When disaster strikes your IT infrastructure or network, having quick access to disaster recovery solutions is paramount if the system to is to be restored to full service. Whether they are in-house or outsourced, the solutions called for in the disaster recovery plan need to be available in a timely and reliable fashion.
Disasters are by their nature unpredictable, difficult to anticipate, and usually very inconvenient to users of the system. Little can be done to prevent many disasters, especially natural, but even man made disasters are often not easily prevented, hacking attacks or denial of service attacks are rarely advertised before the event.
Proper planning for disaster recovery solutions is therefore one of the primary roles of senior IT staff, who are required to analyze all systems and threats in detail, finding specific failure points, before beginning the process of setting goals and determining possible solutions in the event of disasters.
In smaller corporations it is often better to outsource disaster recovery solutions to the contractor responsible for building and maintaining the network, who are better placed to understand the threats faced and make contingency plans for retrieving off-site backups or swapping out problem components.
Outsourced disaster recovery solutions are often considered an efficient use of company resources allowing the IT team to focus their energies on improving and maintaining existing systems. Cost wise, outsourced solutions mean that backup components don’t require capital investment, but are still available when required.
By contrast, internally sourced backup and redundant components offer peace of mind and security in larger corporations where specific components are chosen for compatibility and reliability, and where unknown components are considered a risk to the overall goals of providing uninterrupted service levels.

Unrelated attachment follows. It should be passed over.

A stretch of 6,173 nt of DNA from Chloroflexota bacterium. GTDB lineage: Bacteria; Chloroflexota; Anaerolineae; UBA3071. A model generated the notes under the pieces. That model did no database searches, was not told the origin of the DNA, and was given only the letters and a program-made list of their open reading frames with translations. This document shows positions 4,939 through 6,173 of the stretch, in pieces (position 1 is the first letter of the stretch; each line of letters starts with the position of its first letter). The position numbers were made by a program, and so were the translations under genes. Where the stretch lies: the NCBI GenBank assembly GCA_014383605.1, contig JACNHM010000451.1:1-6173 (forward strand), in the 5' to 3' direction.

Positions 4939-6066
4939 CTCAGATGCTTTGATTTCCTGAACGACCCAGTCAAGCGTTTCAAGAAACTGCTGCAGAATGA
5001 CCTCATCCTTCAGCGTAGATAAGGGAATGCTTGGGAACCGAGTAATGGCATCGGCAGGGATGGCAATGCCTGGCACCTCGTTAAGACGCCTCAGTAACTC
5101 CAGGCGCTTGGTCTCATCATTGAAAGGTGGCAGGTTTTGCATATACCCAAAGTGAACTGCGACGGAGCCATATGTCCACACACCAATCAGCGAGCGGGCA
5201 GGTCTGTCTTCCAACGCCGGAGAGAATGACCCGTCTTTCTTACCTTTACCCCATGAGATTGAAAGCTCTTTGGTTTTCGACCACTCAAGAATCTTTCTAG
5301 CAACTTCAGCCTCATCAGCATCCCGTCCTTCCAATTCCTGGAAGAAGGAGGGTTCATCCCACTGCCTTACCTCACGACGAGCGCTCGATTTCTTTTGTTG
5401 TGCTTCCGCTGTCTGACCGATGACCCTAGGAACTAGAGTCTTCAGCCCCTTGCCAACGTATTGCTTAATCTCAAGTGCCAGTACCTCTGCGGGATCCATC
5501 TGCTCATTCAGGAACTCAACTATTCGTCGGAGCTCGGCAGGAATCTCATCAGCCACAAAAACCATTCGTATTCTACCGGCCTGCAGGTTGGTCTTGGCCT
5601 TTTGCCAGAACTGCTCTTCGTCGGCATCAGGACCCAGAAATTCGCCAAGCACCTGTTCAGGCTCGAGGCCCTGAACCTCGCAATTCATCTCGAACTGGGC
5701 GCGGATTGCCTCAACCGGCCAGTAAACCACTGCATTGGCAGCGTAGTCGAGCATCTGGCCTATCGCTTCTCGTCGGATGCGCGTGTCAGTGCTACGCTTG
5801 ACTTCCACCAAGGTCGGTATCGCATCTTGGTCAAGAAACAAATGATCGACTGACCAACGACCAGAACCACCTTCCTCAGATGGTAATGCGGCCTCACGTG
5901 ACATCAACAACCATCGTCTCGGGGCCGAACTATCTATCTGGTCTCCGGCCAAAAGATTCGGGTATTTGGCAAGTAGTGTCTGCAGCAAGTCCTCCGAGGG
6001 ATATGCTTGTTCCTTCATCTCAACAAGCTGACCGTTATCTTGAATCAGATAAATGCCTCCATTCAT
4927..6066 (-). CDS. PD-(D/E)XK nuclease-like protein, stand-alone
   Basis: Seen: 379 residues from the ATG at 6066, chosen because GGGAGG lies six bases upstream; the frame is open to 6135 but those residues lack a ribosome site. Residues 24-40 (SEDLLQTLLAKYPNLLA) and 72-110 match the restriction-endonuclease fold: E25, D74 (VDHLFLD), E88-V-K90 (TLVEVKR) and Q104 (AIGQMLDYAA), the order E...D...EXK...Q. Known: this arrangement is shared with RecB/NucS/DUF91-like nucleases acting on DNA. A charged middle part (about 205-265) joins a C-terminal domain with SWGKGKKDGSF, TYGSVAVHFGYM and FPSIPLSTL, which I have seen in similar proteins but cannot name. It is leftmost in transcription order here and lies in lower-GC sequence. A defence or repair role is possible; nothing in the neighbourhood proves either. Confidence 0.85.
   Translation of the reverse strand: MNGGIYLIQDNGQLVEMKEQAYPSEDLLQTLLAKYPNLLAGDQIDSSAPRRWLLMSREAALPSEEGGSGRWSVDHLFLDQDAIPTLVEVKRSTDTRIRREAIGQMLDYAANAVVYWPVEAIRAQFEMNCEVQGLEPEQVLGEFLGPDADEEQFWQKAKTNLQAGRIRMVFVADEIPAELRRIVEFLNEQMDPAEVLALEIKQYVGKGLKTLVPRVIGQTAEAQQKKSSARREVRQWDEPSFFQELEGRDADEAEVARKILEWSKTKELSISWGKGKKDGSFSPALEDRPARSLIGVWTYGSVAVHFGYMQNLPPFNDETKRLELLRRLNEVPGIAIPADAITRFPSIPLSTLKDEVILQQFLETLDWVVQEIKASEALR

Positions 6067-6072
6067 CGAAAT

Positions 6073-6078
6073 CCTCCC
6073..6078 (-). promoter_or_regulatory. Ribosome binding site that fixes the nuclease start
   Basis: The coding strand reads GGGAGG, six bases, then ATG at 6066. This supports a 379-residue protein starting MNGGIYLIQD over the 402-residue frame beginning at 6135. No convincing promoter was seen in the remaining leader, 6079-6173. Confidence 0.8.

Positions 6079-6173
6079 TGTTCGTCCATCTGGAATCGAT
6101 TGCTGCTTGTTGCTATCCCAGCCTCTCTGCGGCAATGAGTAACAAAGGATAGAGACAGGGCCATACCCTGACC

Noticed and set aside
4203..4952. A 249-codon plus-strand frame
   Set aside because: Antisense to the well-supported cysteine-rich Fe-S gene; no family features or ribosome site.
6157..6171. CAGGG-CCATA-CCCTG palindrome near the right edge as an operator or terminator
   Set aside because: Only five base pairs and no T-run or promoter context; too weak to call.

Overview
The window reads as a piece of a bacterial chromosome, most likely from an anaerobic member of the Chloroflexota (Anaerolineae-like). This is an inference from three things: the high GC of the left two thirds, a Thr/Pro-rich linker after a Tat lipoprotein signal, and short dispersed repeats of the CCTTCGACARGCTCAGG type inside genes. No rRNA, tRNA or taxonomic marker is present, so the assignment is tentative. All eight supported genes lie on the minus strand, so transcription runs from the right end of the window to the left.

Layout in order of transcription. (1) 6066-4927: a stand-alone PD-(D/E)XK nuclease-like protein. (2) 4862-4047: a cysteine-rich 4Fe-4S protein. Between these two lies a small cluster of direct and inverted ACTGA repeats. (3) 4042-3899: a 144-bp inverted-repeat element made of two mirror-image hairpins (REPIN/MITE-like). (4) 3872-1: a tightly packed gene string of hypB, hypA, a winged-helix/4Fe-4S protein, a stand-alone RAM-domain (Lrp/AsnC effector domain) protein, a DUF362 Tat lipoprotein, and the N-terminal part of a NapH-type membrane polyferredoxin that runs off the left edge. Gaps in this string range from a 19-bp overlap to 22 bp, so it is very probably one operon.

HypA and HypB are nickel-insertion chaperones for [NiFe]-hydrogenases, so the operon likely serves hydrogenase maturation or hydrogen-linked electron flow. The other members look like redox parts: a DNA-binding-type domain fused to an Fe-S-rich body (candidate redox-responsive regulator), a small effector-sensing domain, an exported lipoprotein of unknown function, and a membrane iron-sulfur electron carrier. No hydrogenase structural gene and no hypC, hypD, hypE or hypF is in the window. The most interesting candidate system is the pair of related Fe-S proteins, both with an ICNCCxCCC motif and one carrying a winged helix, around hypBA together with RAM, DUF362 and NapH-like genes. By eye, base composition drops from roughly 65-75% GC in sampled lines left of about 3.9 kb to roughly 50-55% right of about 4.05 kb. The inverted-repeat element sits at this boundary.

Disaster recovery can take many forms, each solution potentially requiring different resources and implementation. Similarly, scaled solutions often require vastly different implementations, for example the need for off-site backups may not require much more than contracting a security firm to collect daily backups, or it may require real-time backup synchronization on redundant systems that are capable of taking over instantly.
Successfully recovering from disaster is not luck, very few corporations have remained viable businesses after a disaster has struck, the few who do service have demonstrated a willingness to invest in solutions, preparing for the unforeseen, and have plans and systems in place to cope. Larger corporations are at the same time more vulnerable, and yet also more resilient, than small localized businesses, but once the market has lost faith in their ability to recover from disaster, their days are numbered.
Those corporations that seem to weather the storm more successfully than others also tend to have IT managers who work well with other senior management and adopt a whole-of-business outlook. The reality is that any disaster recovery solutions planned and then implemented need the support of key personnel in other departments if fiasco is to be avoided.
Staff training, and the insistence of senior management that policy is followed are critical to the success of any disaster recovery. Solutions need to be implemented across multiple departments and often disparate locations. The IT department needs to know that it can carry out it’s function without undue influence from nervous departmental managers, and that the solutions they implement are accepted.